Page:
Archive for March 2016

[Previous message][Next message][Back to index]

[ecrea] Media and Classics Conference

Thu Mar 03 22:17:36 GMT 2016

*Media and Classics*

25-27 November 2016

Watershed, Bristol

Organized by the Institute of Greece, Rome and the Classical Tradition,
University of Bristol

‘The/realm of the dead is as/extensive as the storage and transmission
capabilities of a given culture,’writes the German media theorist
Friedrich Kittler in /Gramophone, Film, Typewriter /(originally
published in 1986). The emergence since the 1970s of electronic and
knowledge-based technologies, and more specifically of digital media,
has brought to the fore the close link that exists between media,
knowledge, and perception, a link generating both exhilaration and
anxiety. The centrality of media, however, to epistemological debates
around the ways in which knowledge is produced, stored, and disseminated
has a long history in Western thought. Under the banners of media
history, media archaeology, and cultural transmission, important work
has been undertaken in recent years on the history of media since the
Renaissance and on persistent tropes in media discourse that make it
possible to set current debates about digital media in a broader
historical and theoretical context. One of the most complex and
multifaceted case studies in the history of media in the West yet to
receive systematic examination has to do with the arts of ancient Greece
and Rome. What is the role of media (new and old, material and
spiritual, perceptible and imperceptible) in the formation and
reproduction of Greco-Roman arts and more broadly in what might be
called the transmission of ‘classical’ culture?

Certain aspects of this topic have been touched on by media theorists
(on both sides of the Atlantic) in suggestive but highly selective and
often problematic ways. Other aspects have been approached by classical
scholars in more careful but historically and disciplinary insular
manners. Issues such as orality, literacy, performance, memory,
materiality, the senses, textual transmission, translation, archival
practices, the history of the book, and more recently humanities
computing are all implicated in the production, transmission, and
reception of the Greco-Roman literary, performing, and plastic arts that
we now call classical. However, there has been no systematic attempt to
date to shift the focus away from issues of historical usage of media
towards more theoretical concerns that can link the media of the
classical past with one another, with larger processes of artistic
production and reception, and with contemporary debates around media,
knowledge, and perception. As a result, the processes of production and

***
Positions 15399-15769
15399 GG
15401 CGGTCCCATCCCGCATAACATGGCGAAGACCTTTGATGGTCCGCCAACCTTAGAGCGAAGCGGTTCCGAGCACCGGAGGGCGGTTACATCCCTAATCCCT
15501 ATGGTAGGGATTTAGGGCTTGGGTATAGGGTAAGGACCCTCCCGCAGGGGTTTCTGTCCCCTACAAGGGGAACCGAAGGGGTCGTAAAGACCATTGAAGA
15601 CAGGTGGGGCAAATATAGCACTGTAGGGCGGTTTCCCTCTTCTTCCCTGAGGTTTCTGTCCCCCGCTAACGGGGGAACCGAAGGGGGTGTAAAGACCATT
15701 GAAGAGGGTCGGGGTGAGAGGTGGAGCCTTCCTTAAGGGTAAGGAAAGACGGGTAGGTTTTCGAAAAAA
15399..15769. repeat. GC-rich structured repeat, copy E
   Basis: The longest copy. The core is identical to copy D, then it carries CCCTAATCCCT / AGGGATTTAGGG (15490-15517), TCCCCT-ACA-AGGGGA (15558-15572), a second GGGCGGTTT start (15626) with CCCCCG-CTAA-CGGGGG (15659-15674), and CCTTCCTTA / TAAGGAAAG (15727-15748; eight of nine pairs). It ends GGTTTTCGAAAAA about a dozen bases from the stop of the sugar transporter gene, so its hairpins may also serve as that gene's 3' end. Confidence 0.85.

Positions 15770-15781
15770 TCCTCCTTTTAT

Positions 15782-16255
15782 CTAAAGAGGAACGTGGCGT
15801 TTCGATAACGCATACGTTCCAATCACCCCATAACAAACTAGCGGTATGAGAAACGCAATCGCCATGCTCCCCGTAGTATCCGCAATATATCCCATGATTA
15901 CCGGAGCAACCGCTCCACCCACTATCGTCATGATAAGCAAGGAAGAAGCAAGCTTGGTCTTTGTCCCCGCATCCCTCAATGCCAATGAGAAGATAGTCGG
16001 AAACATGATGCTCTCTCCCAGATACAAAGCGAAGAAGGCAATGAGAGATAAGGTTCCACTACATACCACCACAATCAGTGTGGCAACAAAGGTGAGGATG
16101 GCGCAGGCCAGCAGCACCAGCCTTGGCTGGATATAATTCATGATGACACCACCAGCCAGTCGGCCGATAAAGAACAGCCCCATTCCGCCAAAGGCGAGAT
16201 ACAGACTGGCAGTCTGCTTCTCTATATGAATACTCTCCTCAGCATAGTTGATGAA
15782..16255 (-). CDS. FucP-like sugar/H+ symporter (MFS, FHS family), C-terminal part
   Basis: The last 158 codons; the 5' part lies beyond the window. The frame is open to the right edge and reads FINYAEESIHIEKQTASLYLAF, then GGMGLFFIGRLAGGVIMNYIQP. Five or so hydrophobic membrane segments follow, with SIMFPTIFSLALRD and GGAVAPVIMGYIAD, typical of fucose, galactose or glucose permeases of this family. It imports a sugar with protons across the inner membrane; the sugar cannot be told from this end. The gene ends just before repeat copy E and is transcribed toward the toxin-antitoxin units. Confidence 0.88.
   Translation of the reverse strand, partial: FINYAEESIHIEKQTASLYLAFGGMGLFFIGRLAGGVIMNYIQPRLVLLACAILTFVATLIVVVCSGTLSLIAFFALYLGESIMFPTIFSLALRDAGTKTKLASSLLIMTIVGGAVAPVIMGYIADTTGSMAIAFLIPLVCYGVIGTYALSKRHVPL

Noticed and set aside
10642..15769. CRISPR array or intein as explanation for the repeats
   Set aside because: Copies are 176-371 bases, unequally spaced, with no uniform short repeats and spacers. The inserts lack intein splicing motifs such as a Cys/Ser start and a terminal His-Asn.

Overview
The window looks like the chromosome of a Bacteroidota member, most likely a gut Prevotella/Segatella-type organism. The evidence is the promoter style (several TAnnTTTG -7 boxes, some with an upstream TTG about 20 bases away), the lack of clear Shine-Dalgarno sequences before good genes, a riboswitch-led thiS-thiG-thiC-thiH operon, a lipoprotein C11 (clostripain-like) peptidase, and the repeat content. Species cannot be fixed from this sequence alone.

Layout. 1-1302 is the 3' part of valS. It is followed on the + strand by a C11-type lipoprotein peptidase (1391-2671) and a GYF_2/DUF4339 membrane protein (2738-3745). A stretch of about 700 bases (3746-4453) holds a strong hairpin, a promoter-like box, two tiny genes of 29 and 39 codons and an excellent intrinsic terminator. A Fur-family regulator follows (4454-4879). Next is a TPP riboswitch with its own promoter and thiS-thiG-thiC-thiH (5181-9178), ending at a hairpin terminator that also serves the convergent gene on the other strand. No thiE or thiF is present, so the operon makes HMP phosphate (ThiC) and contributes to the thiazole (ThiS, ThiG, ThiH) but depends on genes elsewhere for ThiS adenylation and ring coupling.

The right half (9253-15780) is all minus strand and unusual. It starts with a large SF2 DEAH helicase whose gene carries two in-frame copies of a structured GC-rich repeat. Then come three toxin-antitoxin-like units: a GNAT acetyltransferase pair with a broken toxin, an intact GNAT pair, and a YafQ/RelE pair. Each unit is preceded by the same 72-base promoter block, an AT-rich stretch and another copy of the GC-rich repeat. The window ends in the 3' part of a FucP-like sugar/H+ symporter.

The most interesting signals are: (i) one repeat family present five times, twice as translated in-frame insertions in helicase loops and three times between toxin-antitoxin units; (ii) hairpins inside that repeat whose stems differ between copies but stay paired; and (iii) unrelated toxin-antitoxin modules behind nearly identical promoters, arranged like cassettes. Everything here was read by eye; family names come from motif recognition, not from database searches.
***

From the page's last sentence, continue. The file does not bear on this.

reception of the arts of Greece and Rome are still perceived in ways
that remain at once too narrow and too broad: on the one hand they are
dominated by the agency of long-dead artists or ever-changing audiences;
on the other hand they are dominated by abstract ideas – the
continuities of the Classical Tradition, the discontinuities of
Reception, the cosiness of ‘conversing’ with the past, or the rather
nebulous qualities of textuality and visuality.

Revisiting Martin Heidegger’s provocative claim that ‘the more
questioningly we ponder the essence of technology, the more mysterious
the essence of art becomes’ (in his seminal essay ‘The Question
Concerning Technology’ originally published in 1954), this conference
focuses attention on the cultural history of the material conditions and
technical and technological practices that give shape to artistic
creativity and make possible its transmission as ‘classical’ and as
‘culture.’ How are media conceptualized by artistic works and their
users in Greece and Rome? How do media shape the specificity,
convergence, and/or transference of different artistic forms and
contents? How do continuities and ruptures in artistic production and
transmission manifest themselves? How are artworks, artists, and
audiences networked through material and embodied structures of media
technology? How are ideas, concepts, and practices related to the
classical arts implicated in the history and culture of modern
theoretical debates around media and information technology? And how are
they implicated in broader discussions around the philosophical
apparatus of technology, culture, and biology as they are played out
against a critique of modernity?

Papers are invited on topics in areas such as the following:

  * cultural transmission as reproduction and/or as transformation
  * art as techne between historicity and metaphysics
  * fantasies of communication and horizons of incommunicability
  * technologies of writing systems and scripts
  * media as conduits, languages, and/or environments
  * medium specificity and convergence
  * media and non-human agency
  * the body as a medium
  * humanism and anti-technological bias
  * Greece and Rome in debates in media theory
  * Greco-Roman arts in an age of media convergence, networks and

30-minute papers are anticipated, but proposals are also welcome for
presentations outside the normal lecture format, including proposals
from artists and other creative practitioners; please provide details of
your plans in your application. Prospective presenters should send a
title, an abstract of 500 words, and a short biography by 1 April 2016 to:

Pantelis Michelakis

(P.Michelakis /at/ <mailto:(P.Michelakis /at/>

ECREA-Mailing list
This mailing list is a free service offered by Nico Carpentier and ECREA.
To subscribe, post or unsubscribe, please visit
To contact the mailing list manager:
Email: (nico.carpentier /at/
ECREA - European Communication Research and Education Association
Chauss�de Waterloo 1151, 1180 Uccle, Belgium
Email: (info /at/

[Previous message][Next message][Back to index]